It looks like I did some insomnia rambling the other morning, and I don't know that I made the sense I was trying to make. Oh well. It's a start. I have had furious writer's block lately, mostly due to exhaustion and a little bit overfull of feelings. Not everything I have been feeling or thinking has been negative or down; there has just been a lot of it. It's hard to tease it apart when I'm too tired to look at screens or paper. Yes, this is just reiteration of what I wrote last time, but I hope that with enough tries I can get it right.
Today was Hickman line day. A Hickman line is a central port catheter that is threaded under the skin on one side of the upper chest, over the collar bone, and into the jugular vein. It makes for easier blood draws, infusions, and anything else one might need an IV for. The line is named for Dr. Hickman, who invented a little silver-infused cuff on the catheter that prevents infection by encouraging the patient's body to build up a bit of tissue around the cuff near the surface of the port entry. When they pull the line at the time of removal, the cuff sometimes detaches and stays behind as this little inert bump under the skin. For now, I have a forked tube sticking out of my chest that requires careful attention, but at least I won't need to be stuck with needles at all for the rest of my time here. I was consciously sedated for the procedure, but I remember most of it. I'm glad for the memory because it is an unusual experience but with the sedation the pain and pressure of it were really no big deal. I think I dozed off for a little while toward the end. The most painful part was the burn of the numbing injection (lidocaine?), and there was and still is discomfort from the vessel dilation. The best bit of the day was meeting Jim the radiology tech. He was a head designer for Nordstrom for twenty years before deciding to pursue a career in the sciences and looked, spoke, and had the mannerisms of Tim Gunn. If I had met him after the sedation kicked in instead of before, I would have been absolutely convinced Tim Gunn was in the room, making sure the catheter was dropping into the right vein.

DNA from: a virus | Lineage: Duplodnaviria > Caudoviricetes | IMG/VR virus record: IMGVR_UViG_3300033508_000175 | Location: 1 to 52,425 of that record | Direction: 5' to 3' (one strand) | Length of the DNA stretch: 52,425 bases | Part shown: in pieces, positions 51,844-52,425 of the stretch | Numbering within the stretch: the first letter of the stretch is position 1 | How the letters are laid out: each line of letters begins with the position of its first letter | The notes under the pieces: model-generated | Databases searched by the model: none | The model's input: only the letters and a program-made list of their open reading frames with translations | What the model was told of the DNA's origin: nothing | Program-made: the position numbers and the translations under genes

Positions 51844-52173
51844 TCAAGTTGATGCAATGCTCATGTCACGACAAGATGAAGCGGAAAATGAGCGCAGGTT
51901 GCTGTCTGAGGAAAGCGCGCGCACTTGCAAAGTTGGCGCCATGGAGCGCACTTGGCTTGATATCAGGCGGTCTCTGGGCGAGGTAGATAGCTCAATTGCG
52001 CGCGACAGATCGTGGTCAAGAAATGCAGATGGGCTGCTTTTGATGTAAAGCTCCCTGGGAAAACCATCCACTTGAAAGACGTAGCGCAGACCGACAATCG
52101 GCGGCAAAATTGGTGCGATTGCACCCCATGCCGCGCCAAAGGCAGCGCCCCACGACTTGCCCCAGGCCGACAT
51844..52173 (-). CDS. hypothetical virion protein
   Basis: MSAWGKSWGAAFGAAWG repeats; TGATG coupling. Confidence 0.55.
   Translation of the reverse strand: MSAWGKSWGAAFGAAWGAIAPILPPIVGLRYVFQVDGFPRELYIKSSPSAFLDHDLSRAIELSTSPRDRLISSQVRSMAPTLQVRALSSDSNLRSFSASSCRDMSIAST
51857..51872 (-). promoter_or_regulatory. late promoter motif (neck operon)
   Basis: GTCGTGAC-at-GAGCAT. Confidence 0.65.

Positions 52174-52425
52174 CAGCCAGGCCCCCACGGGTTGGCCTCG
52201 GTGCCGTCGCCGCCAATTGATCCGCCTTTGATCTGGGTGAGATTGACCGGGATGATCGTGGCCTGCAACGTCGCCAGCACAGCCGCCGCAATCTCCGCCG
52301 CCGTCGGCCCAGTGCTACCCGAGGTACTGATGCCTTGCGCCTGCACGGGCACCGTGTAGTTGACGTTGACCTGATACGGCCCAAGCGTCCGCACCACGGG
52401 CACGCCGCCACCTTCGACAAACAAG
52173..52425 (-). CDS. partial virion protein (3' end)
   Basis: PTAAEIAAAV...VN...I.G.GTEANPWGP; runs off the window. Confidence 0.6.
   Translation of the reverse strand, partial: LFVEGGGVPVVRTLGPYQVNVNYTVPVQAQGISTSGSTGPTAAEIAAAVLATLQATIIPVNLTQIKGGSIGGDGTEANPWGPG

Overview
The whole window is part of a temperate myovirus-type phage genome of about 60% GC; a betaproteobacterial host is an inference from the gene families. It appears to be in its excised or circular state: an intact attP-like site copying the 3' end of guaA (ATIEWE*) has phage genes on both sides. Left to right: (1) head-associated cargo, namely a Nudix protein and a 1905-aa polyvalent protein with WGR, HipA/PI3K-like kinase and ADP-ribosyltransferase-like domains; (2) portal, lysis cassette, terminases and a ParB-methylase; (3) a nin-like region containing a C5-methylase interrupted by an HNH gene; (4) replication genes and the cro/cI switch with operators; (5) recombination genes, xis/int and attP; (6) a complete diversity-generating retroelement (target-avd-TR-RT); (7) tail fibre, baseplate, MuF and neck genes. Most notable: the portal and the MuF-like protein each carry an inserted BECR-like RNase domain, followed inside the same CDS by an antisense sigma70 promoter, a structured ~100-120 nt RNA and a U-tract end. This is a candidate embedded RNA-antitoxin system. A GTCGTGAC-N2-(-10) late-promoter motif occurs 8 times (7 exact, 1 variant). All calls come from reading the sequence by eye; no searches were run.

To some of the point I was trying to make in the other post: please tell the people you love and like that you love them and why you like them; say something nice to a stranger or server or customer service worker; show as much kindness as you can, as much as you can, even if it feels awkward or silly or uncool. I hate to sound preachy, so if I do I am sorry. I just want to make sure that no matter what happens (and trust me, I am counting on this transplant to be a success) I get this idea out into the universe. It's nothing new, but it is one of the most important concepts to me, something I strive for with varying degrees of success, and something I think we all can benefit from. Thanks for listening. I love you guys.